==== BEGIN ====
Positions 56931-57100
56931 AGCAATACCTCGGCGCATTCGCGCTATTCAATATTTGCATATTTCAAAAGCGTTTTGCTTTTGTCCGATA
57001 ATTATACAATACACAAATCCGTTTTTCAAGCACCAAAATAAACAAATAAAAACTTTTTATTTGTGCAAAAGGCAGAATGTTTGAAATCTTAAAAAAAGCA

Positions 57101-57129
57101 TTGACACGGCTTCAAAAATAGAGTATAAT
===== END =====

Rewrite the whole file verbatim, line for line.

Positions 56931-57100
56931 AGCAATACCTCGGCGCATTCGCGCTATTCAATATTTGCATATTTCAAAAGCGTTTTGCTTTTGTCCGATA
57001 ATTATACAATACACAAATCCGTTTTTCAAGCACCAAAATAAACAAATAAAAACTTTTTATTTGTGCAAAAGGCAGAATGTTTGAAATCTTAAAAAAAGCA

Positions 57101-57129
57101 TTGACACGGCTTCAAAAATAGAGTATAAT